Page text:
With the popularity of online bookstores, independent sellers are becoming harder and harder to find. However, after opening in 1974, Chaucer’s has stood the test of time to become Santa Barbara’s most revered bookstore. The independent store, hidden away in a shopping mall, boasts knowledgeable, friendly and experienced staff that will help customers find what they’re looking for or recommend a title that can’t be found online. This family run business welcomes customers who wish to casually browse their collection or simply treat it as a quiet place to read, just like an old-fashioned bookstore.
7. Santa Barbara Orchid Estate
Orchids are known for their colour and for giving off strong aromas, making them one of the most popular plants for flower enthusiasts to examine. Located a couple of hundred metres from the famous Santa Barbara coastline is one of the world’s most extensive collections of orchids and orchid hybrids. The Santa Barbara Orchid Estate was opened in 1957 and holds over 1,000 varieties of orchids across its many greenhouses. Visitors are able to wander around the five acre estate or purchase orchids that have been especially grown in this area, which is renowned for its perfect growing conditions.
8. Whitcraft Winery
The valleys that open up onto the Pacific Ocean create a unique climate that has helped make Santa Barbara famous as a wine growing region. It is for this reason that Santa Barbara is home to a series of boutique wineries. A great place to sample some of the locally made wine is at the family owned Whitcraft Winery, which has a tasting room open to the public from Friday to Monday each week. Whitcraft Winery was founded in the mid-eighties by two married, amateur wine lovers. Now, twenty years on, and run by the second generation of Whitcrafts, this boutique winery has grown into a local favourite for wine tasting.
9. Carriage and Western Art Museum
Throughout the 19th century, the carriage was the primary mode of transport in America and particularly important for those making the long journey out west to California. The Carriage and Western Art Museum is a celebration of this time and of the vehicle that was so important to the development of America’s west coast. Located within Perishing Park Historic Village, the museum has been in Santa Barbara for over forty years and as such holds an impressive collection of carriages and saddles, some of which were once owned by such iconic cultural figures as Clark Gable and Jimmy Stewart.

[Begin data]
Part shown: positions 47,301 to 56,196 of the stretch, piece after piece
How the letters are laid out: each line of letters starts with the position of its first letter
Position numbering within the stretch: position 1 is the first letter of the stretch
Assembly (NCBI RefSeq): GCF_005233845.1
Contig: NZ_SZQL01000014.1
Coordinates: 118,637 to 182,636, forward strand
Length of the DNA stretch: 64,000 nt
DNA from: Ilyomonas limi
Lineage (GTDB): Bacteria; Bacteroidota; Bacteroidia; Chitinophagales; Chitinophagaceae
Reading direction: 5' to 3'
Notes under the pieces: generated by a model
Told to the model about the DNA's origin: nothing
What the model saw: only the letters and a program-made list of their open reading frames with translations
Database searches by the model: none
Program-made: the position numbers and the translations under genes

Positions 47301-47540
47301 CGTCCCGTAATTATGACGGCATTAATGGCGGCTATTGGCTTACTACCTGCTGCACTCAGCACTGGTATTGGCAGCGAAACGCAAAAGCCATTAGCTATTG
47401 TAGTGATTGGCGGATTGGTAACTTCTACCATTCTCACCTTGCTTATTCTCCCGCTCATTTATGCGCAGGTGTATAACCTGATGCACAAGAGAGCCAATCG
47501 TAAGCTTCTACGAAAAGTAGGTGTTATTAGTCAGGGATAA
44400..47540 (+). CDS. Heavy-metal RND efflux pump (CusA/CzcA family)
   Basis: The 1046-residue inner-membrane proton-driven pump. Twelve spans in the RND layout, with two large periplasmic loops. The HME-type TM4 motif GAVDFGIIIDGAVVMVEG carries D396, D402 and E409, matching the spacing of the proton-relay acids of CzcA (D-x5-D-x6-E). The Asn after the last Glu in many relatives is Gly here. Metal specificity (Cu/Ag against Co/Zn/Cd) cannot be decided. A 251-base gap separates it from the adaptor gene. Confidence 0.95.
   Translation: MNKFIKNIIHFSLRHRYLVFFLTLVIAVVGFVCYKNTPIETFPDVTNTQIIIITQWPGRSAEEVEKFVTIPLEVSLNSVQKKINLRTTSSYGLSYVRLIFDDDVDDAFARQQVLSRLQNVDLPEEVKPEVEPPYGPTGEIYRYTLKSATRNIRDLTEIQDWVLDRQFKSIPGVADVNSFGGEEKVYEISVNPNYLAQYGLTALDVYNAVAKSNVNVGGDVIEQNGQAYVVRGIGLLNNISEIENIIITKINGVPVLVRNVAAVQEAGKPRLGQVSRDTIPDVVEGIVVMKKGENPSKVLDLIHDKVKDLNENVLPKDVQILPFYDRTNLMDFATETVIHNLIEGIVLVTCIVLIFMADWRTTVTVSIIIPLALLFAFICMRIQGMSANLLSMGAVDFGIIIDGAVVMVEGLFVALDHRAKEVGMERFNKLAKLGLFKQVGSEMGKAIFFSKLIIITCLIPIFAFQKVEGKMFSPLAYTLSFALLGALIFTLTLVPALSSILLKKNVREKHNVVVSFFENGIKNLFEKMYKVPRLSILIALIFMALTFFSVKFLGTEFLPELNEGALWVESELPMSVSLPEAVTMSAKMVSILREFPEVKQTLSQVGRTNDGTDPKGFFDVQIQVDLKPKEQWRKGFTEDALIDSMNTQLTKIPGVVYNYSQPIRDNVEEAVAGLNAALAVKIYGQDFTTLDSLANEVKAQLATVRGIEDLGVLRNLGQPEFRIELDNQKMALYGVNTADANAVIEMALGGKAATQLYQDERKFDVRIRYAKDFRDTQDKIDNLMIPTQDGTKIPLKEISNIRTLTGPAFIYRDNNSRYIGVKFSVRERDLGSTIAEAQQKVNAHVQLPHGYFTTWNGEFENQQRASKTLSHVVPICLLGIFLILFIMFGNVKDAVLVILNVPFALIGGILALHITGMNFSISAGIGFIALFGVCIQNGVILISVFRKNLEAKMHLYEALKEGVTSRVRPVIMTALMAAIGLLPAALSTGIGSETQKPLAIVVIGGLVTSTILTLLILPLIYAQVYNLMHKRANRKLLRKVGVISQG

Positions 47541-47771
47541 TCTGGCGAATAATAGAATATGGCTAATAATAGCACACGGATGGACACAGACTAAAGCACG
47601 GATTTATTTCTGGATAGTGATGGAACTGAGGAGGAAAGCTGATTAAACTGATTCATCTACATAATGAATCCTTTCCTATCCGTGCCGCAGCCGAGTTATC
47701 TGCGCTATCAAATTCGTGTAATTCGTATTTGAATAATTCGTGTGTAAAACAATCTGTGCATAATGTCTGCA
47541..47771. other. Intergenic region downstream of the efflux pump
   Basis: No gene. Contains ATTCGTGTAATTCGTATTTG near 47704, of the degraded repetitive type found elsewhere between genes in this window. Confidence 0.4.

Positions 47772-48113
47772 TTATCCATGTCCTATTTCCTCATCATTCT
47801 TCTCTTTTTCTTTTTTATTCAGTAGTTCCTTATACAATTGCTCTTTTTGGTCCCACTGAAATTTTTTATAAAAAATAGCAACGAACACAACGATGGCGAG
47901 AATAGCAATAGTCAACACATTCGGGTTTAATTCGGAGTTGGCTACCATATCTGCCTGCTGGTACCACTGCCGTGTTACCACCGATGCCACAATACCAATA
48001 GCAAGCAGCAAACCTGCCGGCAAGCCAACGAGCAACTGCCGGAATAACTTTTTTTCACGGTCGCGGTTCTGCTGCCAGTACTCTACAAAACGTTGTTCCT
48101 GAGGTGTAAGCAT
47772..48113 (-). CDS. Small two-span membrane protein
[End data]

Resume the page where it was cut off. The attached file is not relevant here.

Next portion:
10. Santa Barbara Museum of Art
One of southern California’s finest art museums, the Santa Barbara Museum of Art attracts visitors from far and wide thanks to its nationally recognised collections and special exhibitions of international importance. Highlights of the museum’s remarkable permanent collection include antiquities; 19th-century French, British, and American art; 20th-century and contemporary European, North American and Latin American art; Asian art; photography; and works on paper. Visitors to the museum this Fall will have the chance to enjoy several exhibitions, including “British Art from Whistler to World War II”, “Cecil Beaton’s ‘London’s Honourable Scars’: Photographs of the Blitz” and “Highlights of the Permanent Collection”. There’s also a wide range of amenities, such as an interactive Family Resource Centre, a Museum Store and a Museum Cafe.
11. Wall Space Gallery
There is a vibrant artist scene in Santa Barbara and the city is dotted with boutique galleries. One of the most interesting is the Wall Space Gallery. The gallery first opened in Seattle in 2005 before opening its Santa Barbara outpost in 2010. It has become internationally renowned for its fresh and original take on photography, which is achieved by “expanding the ideas of what photography is as well as what it can be.”
12. The Arlington Theatre
First opened in 1931, The Arlington Theatre is Santa Barbara’s oldest theatre and is hard not to notice while driving down State Street. Built in Mission Revival and Spanish Colonial Revival style, the interior is designed to replicate a Spanish village, making it as full of character as the building’s striking exterior. While the 2,000 seat theatre has hosted everything from The Nutcracker to The Clash, it regularly converts itself into a movie theatre. The memorable indoor decor is given a complete faux outdoor feel by the large ceiling mural that, when dimly lit, replicates the night sky.